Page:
Interestingly, the article notes that despite difficulty with valuation one helpful baseline, so to speak, is “patent protection.”  I can understand why the author points to the exclusivity of patents—supposedly hugely important to the industry—as a “steadying” factor especially when compared to other industries where perhaps patent protection may not protect a market as well as in biopharmaceuticals.  However, patent protection in the U.S. has been anything but stable.  Indeed, as one example, patent eligible subject matter is a mess and efforts to “clean it up” are moving through the U.S. Congress championed by American Intellectual Property Law Association and the Intellectual Property Owners Association.  If those proposals are enacted, it will be interesting to see how the U.S. Supreme Court interprets those provisions.  And, what of the future of trade agreements?  The basic point is that patent law is ever evolving and despite that change the belief in its ability to protect a market continues—and thus draws capital for hopefully socially productive uses.  The belief may align well with reality for the biopharmaceutical industry.  For more on belief and patents, see Professor Mark Lemley’s article Faith-Based Intellectual Property

And, for more on politics and patents, what about the security of patents (and trade secrets)?  Will things change substantially in the coming years?  One article I find particularly interesting is Professor Richard Epstein’s The Constitutional Protection of Trade Secrets and Patents Under the Biologics and Price Competition Act of 2009 

Monday, 5 June 2017

TC Heartland: Good for Patent Litigation?

In TC Heartland v. Kraft Food Group Brands, a recent opinion, the US Supreme Court decided to restrict the meaning of the patent venue statute.  This statute essentially provides in which judicial district a defendant may be sued for patent infringement.  The patent specific statute, 13 USC 1400(b), provides: “[a]ny civil action for patent infringement may be brought in the judicial district where the defendant resides, or where the defendant has committed acts of infringement and has a regular and established place of business.”  The US Supreme Court had to analyze whether “where the defendant resides” means “where the defendant is in incorporated” per a previous US Supreme Court case analyzing that provision, or according to subsequent amendments by Congress to the general venue statute which has a much broader definition of what “resides” means.  Ultimately, the US Supreme Court in a unanimous Associate Justice Thomas opinion (Associate Justice Gorsuch not participating) decided to adopt the more restrictive definition: “resides” means where the defendant is incorporated.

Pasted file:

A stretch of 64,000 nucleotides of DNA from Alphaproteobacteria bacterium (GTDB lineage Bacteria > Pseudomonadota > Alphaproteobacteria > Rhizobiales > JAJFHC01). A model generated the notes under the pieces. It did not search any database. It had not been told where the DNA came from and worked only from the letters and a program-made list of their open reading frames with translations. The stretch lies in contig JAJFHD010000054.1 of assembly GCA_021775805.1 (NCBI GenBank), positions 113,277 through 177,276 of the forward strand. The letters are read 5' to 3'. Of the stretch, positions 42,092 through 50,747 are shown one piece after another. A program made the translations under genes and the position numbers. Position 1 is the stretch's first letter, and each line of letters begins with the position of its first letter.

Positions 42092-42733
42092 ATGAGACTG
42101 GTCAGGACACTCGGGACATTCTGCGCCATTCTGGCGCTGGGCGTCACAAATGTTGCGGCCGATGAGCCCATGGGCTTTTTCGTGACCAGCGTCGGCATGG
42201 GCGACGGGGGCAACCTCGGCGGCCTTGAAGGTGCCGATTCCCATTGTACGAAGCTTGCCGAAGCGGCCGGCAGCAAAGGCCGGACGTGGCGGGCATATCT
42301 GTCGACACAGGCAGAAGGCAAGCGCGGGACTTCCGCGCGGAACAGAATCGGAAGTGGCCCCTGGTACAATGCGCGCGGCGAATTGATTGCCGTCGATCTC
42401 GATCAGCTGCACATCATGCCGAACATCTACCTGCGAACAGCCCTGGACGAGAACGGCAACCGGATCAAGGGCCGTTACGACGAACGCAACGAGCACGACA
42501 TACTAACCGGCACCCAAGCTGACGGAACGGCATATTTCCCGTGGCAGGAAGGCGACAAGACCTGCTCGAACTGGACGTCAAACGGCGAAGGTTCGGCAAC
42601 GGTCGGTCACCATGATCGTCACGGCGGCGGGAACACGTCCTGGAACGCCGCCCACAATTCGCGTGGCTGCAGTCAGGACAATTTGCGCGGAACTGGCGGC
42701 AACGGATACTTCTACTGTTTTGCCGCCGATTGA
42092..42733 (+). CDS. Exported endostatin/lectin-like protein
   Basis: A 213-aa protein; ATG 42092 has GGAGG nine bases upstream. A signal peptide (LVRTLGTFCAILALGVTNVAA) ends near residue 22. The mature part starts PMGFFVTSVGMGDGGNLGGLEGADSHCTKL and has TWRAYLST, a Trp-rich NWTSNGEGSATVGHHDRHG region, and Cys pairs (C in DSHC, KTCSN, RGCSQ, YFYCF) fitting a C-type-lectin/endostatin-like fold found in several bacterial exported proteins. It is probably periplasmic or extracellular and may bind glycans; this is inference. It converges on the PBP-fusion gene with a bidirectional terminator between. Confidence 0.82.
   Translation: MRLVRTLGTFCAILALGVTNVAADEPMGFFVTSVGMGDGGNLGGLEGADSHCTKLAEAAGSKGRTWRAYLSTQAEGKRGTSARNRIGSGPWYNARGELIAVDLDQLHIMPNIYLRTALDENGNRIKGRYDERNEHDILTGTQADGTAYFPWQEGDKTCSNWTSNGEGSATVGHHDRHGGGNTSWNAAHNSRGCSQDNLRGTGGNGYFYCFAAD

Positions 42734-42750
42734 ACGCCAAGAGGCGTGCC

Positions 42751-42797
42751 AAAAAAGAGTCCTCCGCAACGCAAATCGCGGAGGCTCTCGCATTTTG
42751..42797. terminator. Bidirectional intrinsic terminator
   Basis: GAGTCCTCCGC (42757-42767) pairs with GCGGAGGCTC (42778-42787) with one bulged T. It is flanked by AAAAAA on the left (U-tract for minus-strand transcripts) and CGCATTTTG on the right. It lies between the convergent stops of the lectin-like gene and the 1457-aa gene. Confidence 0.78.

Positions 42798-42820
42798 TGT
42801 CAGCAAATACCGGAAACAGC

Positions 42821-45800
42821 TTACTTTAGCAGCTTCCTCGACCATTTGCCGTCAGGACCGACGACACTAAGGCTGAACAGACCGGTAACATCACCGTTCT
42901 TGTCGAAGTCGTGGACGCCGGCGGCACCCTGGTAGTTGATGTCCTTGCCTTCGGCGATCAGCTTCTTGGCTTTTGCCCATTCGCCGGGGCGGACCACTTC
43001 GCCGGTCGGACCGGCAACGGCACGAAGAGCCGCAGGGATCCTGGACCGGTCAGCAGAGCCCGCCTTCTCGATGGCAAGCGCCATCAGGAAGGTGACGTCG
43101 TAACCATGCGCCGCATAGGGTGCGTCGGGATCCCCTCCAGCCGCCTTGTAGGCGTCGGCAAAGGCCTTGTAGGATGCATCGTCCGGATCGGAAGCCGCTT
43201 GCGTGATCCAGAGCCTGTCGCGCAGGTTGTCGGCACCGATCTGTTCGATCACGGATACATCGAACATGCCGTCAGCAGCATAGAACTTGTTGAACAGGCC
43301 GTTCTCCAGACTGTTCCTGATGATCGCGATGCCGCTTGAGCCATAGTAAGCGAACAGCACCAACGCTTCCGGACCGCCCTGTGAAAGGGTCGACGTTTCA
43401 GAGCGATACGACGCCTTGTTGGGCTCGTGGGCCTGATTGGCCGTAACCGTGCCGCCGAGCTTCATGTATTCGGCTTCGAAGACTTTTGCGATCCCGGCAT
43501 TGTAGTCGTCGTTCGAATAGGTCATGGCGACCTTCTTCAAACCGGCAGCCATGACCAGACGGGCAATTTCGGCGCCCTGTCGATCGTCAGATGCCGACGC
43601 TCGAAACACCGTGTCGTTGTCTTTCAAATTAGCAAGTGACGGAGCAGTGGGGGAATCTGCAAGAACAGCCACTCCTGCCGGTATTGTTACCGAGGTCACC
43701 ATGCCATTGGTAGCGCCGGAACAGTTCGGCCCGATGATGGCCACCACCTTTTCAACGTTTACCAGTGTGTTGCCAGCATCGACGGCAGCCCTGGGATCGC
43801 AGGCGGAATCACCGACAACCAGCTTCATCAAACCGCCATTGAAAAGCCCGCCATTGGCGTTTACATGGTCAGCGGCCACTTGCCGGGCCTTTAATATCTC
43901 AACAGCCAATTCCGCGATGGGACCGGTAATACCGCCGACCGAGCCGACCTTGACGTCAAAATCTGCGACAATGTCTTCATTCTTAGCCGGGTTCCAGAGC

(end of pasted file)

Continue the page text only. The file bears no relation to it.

Practically, many believe that this decision is another attempt to restrict “abusive” patent litigation or patent troll behavior by directing litigation out of the Eastern District of Texas to other districts—interestingly perhaps to districts that may be more favorable to accused patent infringers.  One concern about patent infringement generally has been the competence of judges and juries to address technical and complicated patent cases.  Notably, the Eastern District of Texas has handled a large number of patent cases for many years and arguably the judges have developed technical and legal competency in patent cases.  Indeed, this could explain why the district handles patent cases relatively quickly.  Arguably, we’ve now made a policy decision pushing cases away from a competent district to those that are not.  However, some cases presumably may now be brought in districts in California or Delaware (where a large number of corporations are incorporated), which may also have developed competency in handling patent cases.  I have been told that juries in some districts in California are quite technically sophisticated—such as in the Northern District of California where Silicon Valley is located.  Perhaps one benefit of TC Heartland may be better juries; although remember how the Apple v. Samsung jury was criticized.